Wilkinson and colleagues discovered that in concert with a special class of RNAs called microRNA, UPF1 acts as a molecular switch to determine when immature (non-functional) neural cells differentiate into non-dividing (functional) neurons. Specifically, UPF1 triggers the decay of a particular mRNA that encodes for a protein in the TGF-Β signaling pathway that promotes neural differentiation. By degrading that mRNA, the encoded protein fails to be produced and neural differentiation is prevented. Thus, Lou and colleagues identified for the first time a molecular circuit in which NMD acts to drive a normal biological response.

NMD also promotes the decay of mRNAs encoding proliferation inhibitors, which Wilkinson said may explain why NMD stimulates the proliferative state characteristic of stem cells.

"There are many potential clinical ramifications for these findings," Wilkinson said. "One is that by promoting the stem-like state, NMD may be useful for reprogramming differentiated cells into stem cells more efficiently.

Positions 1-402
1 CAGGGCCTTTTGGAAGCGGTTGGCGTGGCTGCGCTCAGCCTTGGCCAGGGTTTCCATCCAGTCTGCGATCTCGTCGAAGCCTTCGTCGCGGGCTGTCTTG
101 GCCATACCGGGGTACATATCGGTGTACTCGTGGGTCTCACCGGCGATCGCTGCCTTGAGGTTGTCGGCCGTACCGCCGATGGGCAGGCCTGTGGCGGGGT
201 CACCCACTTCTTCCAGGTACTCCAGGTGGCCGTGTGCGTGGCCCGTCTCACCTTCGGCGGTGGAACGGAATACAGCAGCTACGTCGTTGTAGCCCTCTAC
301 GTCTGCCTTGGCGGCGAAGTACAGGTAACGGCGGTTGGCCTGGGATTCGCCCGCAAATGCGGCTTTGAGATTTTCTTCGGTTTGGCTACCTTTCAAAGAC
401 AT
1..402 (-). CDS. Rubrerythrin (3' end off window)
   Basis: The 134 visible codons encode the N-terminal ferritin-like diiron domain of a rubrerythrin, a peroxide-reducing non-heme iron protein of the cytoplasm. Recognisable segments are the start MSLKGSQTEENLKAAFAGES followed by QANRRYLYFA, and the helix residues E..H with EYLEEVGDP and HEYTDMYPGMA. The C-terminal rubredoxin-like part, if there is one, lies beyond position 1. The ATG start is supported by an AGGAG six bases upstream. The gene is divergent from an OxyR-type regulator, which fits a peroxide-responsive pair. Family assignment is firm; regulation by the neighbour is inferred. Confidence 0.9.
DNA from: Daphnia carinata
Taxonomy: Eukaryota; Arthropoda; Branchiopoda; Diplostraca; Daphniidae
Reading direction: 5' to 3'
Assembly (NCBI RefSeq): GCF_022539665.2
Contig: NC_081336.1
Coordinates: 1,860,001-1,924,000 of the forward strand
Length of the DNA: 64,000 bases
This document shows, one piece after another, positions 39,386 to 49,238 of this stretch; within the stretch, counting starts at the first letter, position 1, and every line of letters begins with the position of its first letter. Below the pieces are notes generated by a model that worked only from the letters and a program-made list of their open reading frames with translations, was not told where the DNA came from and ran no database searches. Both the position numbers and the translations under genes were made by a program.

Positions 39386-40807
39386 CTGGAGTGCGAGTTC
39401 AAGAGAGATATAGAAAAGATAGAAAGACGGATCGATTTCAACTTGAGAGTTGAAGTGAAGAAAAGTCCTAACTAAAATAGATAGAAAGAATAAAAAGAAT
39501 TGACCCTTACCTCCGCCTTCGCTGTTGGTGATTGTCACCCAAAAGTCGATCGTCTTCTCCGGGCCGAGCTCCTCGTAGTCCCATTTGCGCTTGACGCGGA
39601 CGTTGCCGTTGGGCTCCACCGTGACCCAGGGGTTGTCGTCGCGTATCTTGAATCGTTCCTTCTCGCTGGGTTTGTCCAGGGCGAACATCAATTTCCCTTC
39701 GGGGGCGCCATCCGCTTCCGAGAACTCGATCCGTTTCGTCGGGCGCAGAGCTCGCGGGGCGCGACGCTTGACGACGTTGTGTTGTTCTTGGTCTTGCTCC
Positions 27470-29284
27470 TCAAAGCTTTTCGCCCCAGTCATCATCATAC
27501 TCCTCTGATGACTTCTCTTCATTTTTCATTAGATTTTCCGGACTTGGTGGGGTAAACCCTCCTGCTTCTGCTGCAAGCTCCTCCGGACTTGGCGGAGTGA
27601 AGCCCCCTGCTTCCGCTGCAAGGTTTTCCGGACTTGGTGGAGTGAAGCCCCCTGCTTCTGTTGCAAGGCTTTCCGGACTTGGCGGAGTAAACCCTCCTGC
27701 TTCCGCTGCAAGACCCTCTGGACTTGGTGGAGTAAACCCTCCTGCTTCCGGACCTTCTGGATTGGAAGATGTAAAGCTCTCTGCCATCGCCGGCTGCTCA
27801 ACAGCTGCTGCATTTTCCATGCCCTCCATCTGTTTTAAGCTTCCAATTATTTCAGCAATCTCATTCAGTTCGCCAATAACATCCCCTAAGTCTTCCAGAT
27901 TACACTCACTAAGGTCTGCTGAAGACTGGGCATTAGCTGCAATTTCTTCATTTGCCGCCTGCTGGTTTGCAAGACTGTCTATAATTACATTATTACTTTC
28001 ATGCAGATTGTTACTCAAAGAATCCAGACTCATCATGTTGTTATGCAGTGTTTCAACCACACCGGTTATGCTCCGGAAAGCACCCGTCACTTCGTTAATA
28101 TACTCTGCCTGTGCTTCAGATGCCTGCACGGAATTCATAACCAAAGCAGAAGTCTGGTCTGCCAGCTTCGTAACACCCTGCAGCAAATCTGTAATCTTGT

"Another implication follows from the finding that NMD is vital to the normal development of the brain in diverse species, including humans. Humans with deficiencies in NMD have intellectual disability and often also have schizophrenia and autism. Therapies to enhance NMD in affected individuals could be useful in restoring the correct balance of stem cells and differentiated neurons and thereby help restore normal brain function."


Story Source:

The above story is based on materials provided by University of California, San Diego Health Sciences. Note: Materials may be edited for content and length.


Journal Reference:

  1. ChihH. Lou, Ada Shao, EleenY. Shum, JoshL. Espinoza, Lulu Huang, Rachid Karam, MilesF. Wilkinson. Posttranscriptional Control of the Stem Cell and Neurogenic Programs by the Nonsense-Mediated RNA Decay Pathway. Cell Reports, 2014; DOI: 10.1016/j.celrep.2014.01.028

Cite This Page:

University of California, San Diego Health Sciences. "Protein switch dictates cellular fate: Stem cell or neuron." ScienceDaily. ScienceDaily, 13 February 2014. <www.sciencedaily.com/releases/2014/02/140213121632.htm>.
University of California, San Diego Health Sciences. (2014, February 13). Protein switch dictates cellular fate: Stem cell or neuron. ScienceDaily. Retrieved April 24, 2014 from www.sciencedaily.com/releases/2014/02/140213121632.htm